hearing impairments; note that the UK R2 and AUS R4 release does feature subtitles on the bonus features.
We've really hit the weaker years of the show's run now, and this is the first set
I would suggest anyone except dedicated collectors think twice about purchasing: alongside the classics are
some unfortunate clunkers. AV quality is great and the extras are solid, but I wouldn't deem this a must-buy.
The Simpsons - The Complete Tenth Season
EPISODES: B - Inconsistent - some great, some not-so-great
PRESENTATION: A - As solid as we've grown accustomed to
EXTRAS: A- - A nice, well-rounded batch, if lacking in originality by now
OVERALL: B+ - Worth considering, but not one the finest seasons available on DVD
Future news concerning the DVDs, including the forthcoming Season 11 release, and any other compilation discs, will be added to our DVD News page.
Simpsons Movie is a Hit
By Jouni Paakkinen (firstname.lastname@example.org) - August 12, 2007
As fans knew to expect, The Simpsons Movie is one of this summer's biggest blockbusters everywhere.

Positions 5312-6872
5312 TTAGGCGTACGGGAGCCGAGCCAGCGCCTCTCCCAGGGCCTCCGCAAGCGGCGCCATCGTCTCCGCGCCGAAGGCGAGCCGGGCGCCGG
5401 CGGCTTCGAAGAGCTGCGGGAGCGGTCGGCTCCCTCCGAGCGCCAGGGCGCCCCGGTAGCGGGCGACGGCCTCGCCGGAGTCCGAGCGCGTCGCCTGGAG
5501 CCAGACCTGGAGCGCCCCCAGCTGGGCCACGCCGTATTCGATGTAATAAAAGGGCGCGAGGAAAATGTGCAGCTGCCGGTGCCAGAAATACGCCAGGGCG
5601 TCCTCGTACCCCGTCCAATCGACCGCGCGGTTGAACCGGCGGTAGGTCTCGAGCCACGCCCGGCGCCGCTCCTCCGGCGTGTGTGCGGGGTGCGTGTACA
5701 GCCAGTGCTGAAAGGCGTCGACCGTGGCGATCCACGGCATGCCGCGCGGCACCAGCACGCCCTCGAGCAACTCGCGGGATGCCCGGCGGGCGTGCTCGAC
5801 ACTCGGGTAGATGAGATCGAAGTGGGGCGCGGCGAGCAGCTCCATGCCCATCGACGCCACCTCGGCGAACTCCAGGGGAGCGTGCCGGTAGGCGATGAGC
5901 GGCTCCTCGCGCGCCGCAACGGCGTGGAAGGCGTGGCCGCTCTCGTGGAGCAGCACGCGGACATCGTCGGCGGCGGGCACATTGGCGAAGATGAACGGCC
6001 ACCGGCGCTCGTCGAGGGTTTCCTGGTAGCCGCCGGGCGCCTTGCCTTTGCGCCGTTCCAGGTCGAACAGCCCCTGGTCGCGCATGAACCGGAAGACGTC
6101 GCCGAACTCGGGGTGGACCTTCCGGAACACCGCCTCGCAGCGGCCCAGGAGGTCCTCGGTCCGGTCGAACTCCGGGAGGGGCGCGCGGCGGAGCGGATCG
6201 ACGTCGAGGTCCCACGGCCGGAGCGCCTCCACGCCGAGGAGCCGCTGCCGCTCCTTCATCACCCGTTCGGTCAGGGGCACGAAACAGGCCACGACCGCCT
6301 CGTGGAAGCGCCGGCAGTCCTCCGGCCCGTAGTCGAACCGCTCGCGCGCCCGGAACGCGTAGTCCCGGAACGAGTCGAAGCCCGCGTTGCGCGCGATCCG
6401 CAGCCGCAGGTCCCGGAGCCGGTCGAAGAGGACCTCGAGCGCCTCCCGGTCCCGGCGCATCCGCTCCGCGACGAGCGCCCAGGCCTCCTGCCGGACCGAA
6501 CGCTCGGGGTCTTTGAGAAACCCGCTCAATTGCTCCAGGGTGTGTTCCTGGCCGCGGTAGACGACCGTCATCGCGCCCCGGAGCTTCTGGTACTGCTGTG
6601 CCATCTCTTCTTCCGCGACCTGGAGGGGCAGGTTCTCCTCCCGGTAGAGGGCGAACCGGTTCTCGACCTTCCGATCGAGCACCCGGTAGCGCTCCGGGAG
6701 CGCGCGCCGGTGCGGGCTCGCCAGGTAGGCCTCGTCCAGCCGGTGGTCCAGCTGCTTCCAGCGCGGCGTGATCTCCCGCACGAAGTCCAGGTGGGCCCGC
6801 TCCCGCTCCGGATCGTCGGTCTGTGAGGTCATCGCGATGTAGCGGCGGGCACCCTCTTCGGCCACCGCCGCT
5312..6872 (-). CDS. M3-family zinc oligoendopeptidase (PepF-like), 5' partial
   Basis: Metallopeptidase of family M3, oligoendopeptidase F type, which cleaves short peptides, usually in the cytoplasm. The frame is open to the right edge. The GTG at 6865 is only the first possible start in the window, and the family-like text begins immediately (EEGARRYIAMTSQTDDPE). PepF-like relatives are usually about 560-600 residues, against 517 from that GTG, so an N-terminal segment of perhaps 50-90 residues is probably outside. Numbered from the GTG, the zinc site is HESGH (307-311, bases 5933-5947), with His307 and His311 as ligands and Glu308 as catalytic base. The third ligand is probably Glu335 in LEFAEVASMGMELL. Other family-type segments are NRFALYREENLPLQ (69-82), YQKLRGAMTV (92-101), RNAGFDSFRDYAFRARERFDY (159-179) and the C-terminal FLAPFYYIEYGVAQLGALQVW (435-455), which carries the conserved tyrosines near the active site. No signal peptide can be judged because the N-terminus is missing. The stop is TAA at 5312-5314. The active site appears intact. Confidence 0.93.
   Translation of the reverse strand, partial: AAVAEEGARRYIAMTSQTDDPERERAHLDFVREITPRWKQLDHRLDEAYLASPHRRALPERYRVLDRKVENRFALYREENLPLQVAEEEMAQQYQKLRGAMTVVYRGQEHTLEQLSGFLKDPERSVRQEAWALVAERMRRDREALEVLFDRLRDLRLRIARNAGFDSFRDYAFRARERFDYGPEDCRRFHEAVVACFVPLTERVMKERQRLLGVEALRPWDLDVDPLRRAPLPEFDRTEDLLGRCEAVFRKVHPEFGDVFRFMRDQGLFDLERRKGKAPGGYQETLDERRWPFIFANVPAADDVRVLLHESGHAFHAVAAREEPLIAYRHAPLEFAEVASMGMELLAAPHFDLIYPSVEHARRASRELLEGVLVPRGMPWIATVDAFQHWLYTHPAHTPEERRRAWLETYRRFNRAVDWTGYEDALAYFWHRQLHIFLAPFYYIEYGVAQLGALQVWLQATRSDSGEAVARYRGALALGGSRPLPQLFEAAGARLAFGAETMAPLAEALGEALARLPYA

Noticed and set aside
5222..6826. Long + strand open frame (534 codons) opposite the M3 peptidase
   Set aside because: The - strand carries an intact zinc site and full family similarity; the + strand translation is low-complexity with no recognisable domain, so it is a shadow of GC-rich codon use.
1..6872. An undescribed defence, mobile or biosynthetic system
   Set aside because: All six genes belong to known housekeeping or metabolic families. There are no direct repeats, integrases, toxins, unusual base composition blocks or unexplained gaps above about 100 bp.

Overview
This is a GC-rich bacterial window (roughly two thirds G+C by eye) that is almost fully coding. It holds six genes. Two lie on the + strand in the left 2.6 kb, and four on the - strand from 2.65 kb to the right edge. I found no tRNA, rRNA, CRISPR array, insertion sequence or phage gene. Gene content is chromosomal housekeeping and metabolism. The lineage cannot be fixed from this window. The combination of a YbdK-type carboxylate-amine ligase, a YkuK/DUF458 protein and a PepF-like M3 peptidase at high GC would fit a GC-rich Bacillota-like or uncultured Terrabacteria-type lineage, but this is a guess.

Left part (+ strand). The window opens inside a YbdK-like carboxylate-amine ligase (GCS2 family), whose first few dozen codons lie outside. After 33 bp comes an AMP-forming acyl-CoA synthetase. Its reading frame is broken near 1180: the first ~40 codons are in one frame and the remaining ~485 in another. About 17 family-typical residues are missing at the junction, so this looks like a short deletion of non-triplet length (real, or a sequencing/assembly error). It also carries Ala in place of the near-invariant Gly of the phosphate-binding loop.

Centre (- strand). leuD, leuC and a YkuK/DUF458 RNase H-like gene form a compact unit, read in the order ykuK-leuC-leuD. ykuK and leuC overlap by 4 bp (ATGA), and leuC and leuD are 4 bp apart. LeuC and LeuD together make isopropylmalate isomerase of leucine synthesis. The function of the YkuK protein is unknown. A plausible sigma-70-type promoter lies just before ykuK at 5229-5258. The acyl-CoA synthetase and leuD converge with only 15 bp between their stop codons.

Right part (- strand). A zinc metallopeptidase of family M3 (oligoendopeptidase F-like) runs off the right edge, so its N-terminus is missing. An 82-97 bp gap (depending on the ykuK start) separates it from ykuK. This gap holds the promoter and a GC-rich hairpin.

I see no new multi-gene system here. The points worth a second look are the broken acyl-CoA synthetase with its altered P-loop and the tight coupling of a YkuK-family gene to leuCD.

In the opening weekend, it took the number 1 spot in the USA and grossed $71.9 million. The movie was #1 also in all
major overseas markets. In Australia, Argentina, Columbia and Chile the Simpsons' premiere was the biggest industry
opening day ever, and the biggest animated opening day ever in Belgium, Finland, Germany, New Zealand, Peru, Sweden,
Uruguay and Venezuela. After two weeks, the estimated boxoffice total was $315.6 million worldwide.
The possibility of a movie had been subject to various rumors for a
very long time, but the more serious discussions started in 2001, when the cast signed a deal for three seasons with
an option to two movies. According to the current showrunner Al Jean, work on the script started about November 2003.
For several years, all the producers insisted that the movie could not be done as long as the
show was still in production, simply because making a full season of Simpsons episodes kept everyone busy enough. However,
all that quickly changed in June 2005, when Fox announced that a team of writers all Simpsons veterans